Review 2018 : Horoh – Aberration – English

Death Metal lives stronger thanks to Horoh.

Created by French multi-instrumentalist J. (1789, Invicta Miseria, Mortiga, Tattva, ex-Infero Lasta), the project unveiled its first independent EP in 2021, then teamed up with the Crypt of Dr. Gore label to announce Aberration, its debut album.

Everything about this record smacks of Old School, from the sound to the gory artwork by Seb Mocky and the label, which was originally a webzine. The musician delivers nine tracks of blasts, catchy patterns, fat riffs and cavernous screams, barely less than half an hour of 90s tones. The more seasoned listeners will soon recognize the album’s inspirations, which are drawn from both the American scene and the Warhammer universe, since Aberration evokes the Skavens. For example, there are slower heavier parts on Gory Rampage, a short opening track that creates a heady groove, before Death Tale reveals slightly darker sounds that fit perfectly with the very steady approach coupled with chaotic leads. Guru’s Legacy offers a more energetic rhythm, which the musician doesn’t hesitate to burden from time to time, before Slaves of Suffering once again demonstrates its effectiveness with livelier elements. Aggression barely subsides on the haunting harmonics that lead into Survivors, where the sound quickly becomes suffocating between the oppressive strikes, then it’s in the company of Seb Mocky on vocals that J. openly abandons himself to savagery on Devour the Saviour and its frantic rhythm covered with blasts, then a few morbid growls. We return to a slower pace with Vermine’s Feast, dipping into Death/Doom roots while flooding us with hypnotic lead parts towards the end, while Devastation places jerky riffs to accompany furious vocal eruptions. The album comes to a close with Aberration, which indulges in a few mystical samples at the beginning and end of the track, framing the sheer violence.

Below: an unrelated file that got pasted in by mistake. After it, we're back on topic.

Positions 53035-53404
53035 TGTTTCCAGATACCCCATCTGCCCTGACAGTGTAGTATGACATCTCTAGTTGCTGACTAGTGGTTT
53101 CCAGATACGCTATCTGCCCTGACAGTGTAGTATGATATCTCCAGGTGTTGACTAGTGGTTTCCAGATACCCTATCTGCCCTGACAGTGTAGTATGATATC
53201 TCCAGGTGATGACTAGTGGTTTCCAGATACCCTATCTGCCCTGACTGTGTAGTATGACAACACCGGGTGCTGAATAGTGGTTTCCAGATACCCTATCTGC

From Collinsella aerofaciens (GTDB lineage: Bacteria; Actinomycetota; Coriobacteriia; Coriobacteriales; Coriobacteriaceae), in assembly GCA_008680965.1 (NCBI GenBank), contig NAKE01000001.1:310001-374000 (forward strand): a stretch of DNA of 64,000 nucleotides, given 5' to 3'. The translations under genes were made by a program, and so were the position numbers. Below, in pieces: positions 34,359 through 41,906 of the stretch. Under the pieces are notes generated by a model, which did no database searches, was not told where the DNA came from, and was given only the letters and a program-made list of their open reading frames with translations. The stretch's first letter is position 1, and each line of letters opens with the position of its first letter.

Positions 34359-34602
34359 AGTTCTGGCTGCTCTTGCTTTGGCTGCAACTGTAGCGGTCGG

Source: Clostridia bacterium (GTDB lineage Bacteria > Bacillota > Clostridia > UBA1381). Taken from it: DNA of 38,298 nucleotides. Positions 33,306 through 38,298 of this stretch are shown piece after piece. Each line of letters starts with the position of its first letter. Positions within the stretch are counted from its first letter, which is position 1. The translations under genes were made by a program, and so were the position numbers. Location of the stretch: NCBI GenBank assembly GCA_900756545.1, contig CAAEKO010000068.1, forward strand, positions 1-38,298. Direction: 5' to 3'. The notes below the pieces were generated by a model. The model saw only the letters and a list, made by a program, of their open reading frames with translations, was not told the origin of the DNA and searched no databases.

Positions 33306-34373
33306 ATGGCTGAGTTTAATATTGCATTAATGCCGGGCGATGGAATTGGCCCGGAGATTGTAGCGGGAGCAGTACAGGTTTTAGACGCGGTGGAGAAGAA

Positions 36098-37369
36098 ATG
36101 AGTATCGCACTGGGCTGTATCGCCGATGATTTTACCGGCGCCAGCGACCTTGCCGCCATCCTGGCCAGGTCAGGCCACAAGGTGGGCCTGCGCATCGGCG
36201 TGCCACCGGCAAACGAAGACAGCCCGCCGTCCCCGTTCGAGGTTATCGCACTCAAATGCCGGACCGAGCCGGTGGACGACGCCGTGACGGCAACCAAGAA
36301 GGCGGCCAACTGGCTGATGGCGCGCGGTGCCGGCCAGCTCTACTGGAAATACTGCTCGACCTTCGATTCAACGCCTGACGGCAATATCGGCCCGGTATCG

With Aberration, Horoh pays tribute to the 90’s American Death Metal, whether Brutal or Doom-tinged. The album is a bit short, but it’s easy to listen to it, and offers several aspects of mastered violence!


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